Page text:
{                                            \
        for ( ; first != last; ++ first )          \
          if ( ( p( * first ) )                    \
            break;                                 \
          return first;                            \
      }
Listing 10

These, as with functors, must be explicitly 'instantiated' before use. There are some subtleties here to do with constness of iterators, predicate arguments, and whether the algorithm is a mutating one, which makes a full working implementation of these techniques quite extensive. However, with care, and a few encapsulated const casts, STL-like behaviour can be substantially achieved.

Dealing with pointers

Pointers present some special challenges because the semantics of their operators cannot be changed. One possible approach would be to make iterators implicitly constructible from the corresponding pointer, but this would require the iterator to 'own' its own pointer policy, and so necessitate either copying the policy each time the iterator is copied, or holding it by counted pointer, which would involved a memory allocation for each iterator construction. Neither of these is considered an attractive option.

Instead, it is quite simple to overload all algorithms taking a range, and similarly all container methods taking ranges, with pointer versions. These versions are thin wrappers, but most importantly supply the iterator policy, and use the knowledge that the policy need only exist for the lifetime of the algorithm call.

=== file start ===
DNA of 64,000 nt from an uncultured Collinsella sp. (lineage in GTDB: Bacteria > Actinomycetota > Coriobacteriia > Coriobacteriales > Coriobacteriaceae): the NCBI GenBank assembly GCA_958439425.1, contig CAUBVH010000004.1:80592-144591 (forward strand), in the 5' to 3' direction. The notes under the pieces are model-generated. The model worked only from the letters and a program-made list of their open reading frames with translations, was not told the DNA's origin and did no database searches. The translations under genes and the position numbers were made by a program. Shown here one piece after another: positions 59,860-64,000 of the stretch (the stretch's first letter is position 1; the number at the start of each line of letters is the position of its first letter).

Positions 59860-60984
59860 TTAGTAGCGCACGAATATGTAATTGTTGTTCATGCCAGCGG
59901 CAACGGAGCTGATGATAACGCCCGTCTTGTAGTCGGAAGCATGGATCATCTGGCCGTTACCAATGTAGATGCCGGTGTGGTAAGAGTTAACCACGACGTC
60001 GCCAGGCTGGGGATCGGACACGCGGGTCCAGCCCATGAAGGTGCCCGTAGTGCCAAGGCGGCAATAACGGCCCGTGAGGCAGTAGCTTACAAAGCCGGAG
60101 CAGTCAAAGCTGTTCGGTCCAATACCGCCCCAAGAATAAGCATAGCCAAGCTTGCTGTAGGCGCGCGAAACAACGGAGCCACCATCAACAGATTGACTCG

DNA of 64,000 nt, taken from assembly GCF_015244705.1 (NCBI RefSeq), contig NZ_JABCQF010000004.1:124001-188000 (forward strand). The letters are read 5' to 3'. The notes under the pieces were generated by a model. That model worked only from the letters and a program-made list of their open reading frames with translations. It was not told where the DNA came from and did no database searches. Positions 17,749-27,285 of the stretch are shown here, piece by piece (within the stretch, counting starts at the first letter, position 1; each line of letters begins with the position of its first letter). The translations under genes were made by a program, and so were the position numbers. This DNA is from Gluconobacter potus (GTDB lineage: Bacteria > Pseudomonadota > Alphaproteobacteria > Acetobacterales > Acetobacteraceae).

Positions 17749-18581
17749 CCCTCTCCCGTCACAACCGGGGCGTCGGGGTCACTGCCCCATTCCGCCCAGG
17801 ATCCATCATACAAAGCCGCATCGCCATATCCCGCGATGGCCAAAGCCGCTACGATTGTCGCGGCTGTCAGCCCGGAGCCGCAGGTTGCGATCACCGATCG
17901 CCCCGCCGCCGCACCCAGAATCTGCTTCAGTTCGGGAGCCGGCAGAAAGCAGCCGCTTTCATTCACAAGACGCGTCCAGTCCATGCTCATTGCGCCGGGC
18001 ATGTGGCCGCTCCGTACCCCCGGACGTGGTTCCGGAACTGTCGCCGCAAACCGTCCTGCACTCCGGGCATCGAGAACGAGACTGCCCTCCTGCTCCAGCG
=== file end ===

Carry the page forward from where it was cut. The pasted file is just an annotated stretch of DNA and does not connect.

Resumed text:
Conclusion

With all of these facilities defined, some remarkably STL-like code can be compiled.

      #include "vector.hpp"
      int a[] = { 0, 1, 2, 3, 4 };
      vector(int) v( a, a + sizeof(a)/sizeof(int) );
      v.erase( remove( v.begin(), v.end(), 3 ),
         v.end() );

To this extent this work has met the original objectives of providing STL-like containers and the algorithms to use them in environments that do not support templates. The alternative techniques employed, those of nested macros and virtual functions, have their own costs and drawbacks, and in the environments where templates are unavailable may be equally unacceptable. The resulting code is brittle, and the macro generation techniques that make this even moderately amenable to comprehension produces a lot of redundant code artefacts.

However it is achieved, the flexibility and interoperability of iterators comes at a cost.

Author's note

Since producing the code described in this article I have moved on to other work, and in particular have become very much more familiar with the state of the art of template programming, and in particular the amazing work that has been done in the Boost libraries. Having had the opportunity to understand the full capabilities of templates, the work described here seems a very poor imitation of compiler templates.

If I were in this position again, I would push much harder for adoption of templates, with far greater understanding of the productivity benefits they can bring.

References

[Jones08] 'Generics Without Templates', Overload 83

[Meyers] Effective STL, item 38

Overload Journal #88 - December 2008 + Programming Topics + Design of applications and programs